(This essay first appeared in the January 18th, 2007 edition of the West Bloomfield Eccentric)

How much have you written in the past week? Of that writing, how much of it was meaningful to you?

The answers for a typical Penn student would be little and very little. Here at Penn, students pick up the metaphorical pen and paper only for the occasional paper in class and to chat with friends via instant messenger or Facebook. Personal writing is on the decline. Fewer people keep diaries and even fewer take the time to write extended letters to friends.

I like the way Anna Quindlen puts it in her recent Newsweek column: “information x polysyllabic words + tortured syntax = aren’t you impressed?” Corporate memos, legal briefs, licenses and legislation are churned out in reams. Is any of this good writing?

Good writing should express ideas clearly, yet so much of this writing seems designed to obfuscate. Good writing should draw a reader in, yet so much of what now passes for writing makes counting dots in the ceiling seem interesting by comparison.

Every little boy and girl is a great writer. A 10-year-old produces simple, powerful, narrative prose. Ideas flow logically and chronologically from one to the next. Children’s writing naturally follows the way the human mind thinks.

This is an excerpt from a story written by a 10-year-old girl named Jaseyla about a trip to Sequoia National Park: “Ashley looked at her map to find the trails she wanted to take. After she hiked for a while, Ashley stopped to munch on some chips from her lunchbox. When she was done eating, Ashley continued hiking up the trail.”

This writing speaks with a clear and concise voice. But come middle school, something happens and that natural voice is lost. The writer tortures and twists his previously free flowing writing to fit the constraints of a five-paragraph essay. Every single five-paragraph essay has the same form: a hook, then a thesis, followed by three structurally identical body paragraphs, then a restatement of the thesis and finally a clincher at the end. It is a fill-in-the-blanks style of writing. Once all the parts are laid out, the writer need only select the appropriate words from a word bank to plug in. Seven years of indoctrination with this form and students can no longer write anything but impeccably organized and impeccably boring essays.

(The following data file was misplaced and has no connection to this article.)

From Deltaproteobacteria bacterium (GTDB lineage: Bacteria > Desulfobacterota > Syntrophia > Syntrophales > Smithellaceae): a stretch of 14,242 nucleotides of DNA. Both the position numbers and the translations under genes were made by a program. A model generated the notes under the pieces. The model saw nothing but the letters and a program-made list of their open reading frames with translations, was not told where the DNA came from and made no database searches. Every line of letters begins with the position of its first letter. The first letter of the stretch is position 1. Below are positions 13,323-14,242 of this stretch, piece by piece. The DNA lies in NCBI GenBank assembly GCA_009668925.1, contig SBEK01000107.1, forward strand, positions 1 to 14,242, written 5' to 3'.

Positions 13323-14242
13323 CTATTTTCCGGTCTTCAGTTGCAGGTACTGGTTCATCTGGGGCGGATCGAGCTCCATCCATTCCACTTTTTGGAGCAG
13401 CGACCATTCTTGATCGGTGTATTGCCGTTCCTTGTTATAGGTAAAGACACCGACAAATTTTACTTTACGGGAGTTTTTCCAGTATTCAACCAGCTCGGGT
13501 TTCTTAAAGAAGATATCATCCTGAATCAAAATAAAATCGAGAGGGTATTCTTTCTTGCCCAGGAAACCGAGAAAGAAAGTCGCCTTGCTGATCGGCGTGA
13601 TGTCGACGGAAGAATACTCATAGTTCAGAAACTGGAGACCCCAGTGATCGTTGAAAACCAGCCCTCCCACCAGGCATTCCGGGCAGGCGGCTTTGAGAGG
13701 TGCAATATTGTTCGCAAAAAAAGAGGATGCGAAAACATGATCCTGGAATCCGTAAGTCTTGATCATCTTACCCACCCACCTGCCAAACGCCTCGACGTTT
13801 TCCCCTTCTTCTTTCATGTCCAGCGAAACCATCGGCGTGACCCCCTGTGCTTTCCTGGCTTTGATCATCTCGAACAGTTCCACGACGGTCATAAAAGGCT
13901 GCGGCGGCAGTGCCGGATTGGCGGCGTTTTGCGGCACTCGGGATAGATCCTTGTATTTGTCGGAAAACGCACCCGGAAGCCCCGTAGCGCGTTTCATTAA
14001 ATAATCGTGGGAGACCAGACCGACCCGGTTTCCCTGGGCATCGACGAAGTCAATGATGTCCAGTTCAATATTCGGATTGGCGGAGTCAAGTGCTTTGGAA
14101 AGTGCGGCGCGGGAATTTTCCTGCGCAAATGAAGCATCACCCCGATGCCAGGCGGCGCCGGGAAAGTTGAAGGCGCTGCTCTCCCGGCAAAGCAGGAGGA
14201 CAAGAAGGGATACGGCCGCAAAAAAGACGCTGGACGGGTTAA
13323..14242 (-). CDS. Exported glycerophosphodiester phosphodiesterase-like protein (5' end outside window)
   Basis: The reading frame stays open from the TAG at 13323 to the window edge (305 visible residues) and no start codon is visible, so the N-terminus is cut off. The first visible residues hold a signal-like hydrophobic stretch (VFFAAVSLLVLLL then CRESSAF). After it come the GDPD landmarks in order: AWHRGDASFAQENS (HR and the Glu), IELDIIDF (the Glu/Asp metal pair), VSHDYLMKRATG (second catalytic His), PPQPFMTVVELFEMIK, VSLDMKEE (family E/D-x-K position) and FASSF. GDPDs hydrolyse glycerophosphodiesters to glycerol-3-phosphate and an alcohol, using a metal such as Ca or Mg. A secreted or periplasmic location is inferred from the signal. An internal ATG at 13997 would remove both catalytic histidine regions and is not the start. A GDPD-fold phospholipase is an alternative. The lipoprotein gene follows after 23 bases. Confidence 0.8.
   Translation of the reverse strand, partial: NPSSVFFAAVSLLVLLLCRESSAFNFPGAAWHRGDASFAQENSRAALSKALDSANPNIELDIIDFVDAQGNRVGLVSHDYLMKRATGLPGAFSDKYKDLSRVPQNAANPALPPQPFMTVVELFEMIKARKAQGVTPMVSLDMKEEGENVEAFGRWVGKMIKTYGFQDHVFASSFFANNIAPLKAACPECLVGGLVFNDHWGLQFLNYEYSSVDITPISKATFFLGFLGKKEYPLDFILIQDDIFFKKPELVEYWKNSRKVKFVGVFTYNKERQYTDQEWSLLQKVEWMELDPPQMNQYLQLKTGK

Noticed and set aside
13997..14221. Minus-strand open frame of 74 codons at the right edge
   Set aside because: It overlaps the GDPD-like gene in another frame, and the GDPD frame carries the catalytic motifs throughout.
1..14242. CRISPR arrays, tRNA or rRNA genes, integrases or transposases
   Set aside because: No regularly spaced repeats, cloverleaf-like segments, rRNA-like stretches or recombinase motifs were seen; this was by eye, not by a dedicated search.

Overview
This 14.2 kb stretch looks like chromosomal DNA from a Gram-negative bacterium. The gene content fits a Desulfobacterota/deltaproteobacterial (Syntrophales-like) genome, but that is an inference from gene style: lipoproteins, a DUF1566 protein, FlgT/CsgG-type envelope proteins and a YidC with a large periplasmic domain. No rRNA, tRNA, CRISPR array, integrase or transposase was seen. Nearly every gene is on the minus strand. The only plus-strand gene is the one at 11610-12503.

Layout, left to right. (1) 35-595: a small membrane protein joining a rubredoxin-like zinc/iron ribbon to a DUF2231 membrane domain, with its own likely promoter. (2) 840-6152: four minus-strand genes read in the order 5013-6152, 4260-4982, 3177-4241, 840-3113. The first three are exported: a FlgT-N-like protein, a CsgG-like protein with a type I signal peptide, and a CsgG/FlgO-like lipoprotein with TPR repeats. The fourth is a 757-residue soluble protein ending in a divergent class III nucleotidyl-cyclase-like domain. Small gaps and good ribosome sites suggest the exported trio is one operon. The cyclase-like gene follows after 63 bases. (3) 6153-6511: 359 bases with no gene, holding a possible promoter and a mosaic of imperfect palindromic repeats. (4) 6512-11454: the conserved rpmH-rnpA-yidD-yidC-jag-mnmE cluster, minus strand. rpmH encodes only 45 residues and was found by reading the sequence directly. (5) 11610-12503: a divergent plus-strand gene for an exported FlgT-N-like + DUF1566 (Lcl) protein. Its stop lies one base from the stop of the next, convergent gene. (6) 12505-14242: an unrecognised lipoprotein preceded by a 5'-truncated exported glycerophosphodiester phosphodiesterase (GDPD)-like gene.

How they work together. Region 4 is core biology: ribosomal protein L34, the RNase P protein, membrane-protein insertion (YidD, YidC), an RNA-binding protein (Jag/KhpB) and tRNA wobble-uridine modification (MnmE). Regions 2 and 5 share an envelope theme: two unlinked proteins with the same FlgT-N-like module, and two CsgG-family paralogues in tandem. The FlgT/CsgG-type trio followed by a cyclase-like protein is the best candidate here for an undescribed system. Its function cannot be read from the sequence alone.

No professional writer uses a five-paragraph form. The form deliberately breaks up ideas that should flow into discrete chunks of ideas. With some essays, the order of the three body paragraphs does not even matter. Students are taught to put their strongest point in the third body paragraph, and the weakest point in the middle paragraph, regardless of how the writer’s ideas logically would progress.

While I’m not sure when the five-paragraph essay rose to such prominence, I suspect that it coincided with the decline of letter writing as a means of communication. When writing stopped being a part of daily life, it became the current stilted and formulaic process taught in high schools and codified in the SAT writing section.

College writing courses are not much better. Most universities, including Penn, require a course in writing. At Penn, the writing form taught is the three-paragraph style, simply stripping away a body paragraph and conclusion from a five-paragraph essay. It is still writing with a formula.

The teaching of writing needs to move beyond the five-paragraph format. The skills necessary to write a compelling narrative or an effective dialogue are just as important as being able to hold forth in five paragraphs on Gatsby’s green light across the lake. For students whose high school diet was all five-paragraph all the time, college writing courses should teach creative writing instead of more of the same. Courses should teach how to write the connections between ideas, not just the ideas, and the connections between paragraphs, not just the paragraphs.

But they don’t.

The Internet offers hope of improving writing skills by making people write more. Blogging is a new fad and a good one. Blogs let writers exercise their voice without the constraints of a prompt, thesis, or deadline. But they also showcase some of the worst writing I have ever read. A quick scan of teen blogs on Myspace shows that many have narrative writing abilities comparable to Jaseyla’s. But writing requires practice, so as long as they don’t quit, they will improve.

I am still not satisfied with my writing, so this year I resolved to write without deadlines. Writing should be a daily personal activity, so for starters a daily journal. Maybe a few long letters to friends I haven’t seen in too long. And the next time I mull over a tough decision, I may break the deadlock with a pair of opposing opinion essays instead of a list of pros and cons.

Next time I ask myself how much I have written in the past week, the answer will be much more. <div class="tags">categories<ul><li></li> <li></li><li></li> </ul></div>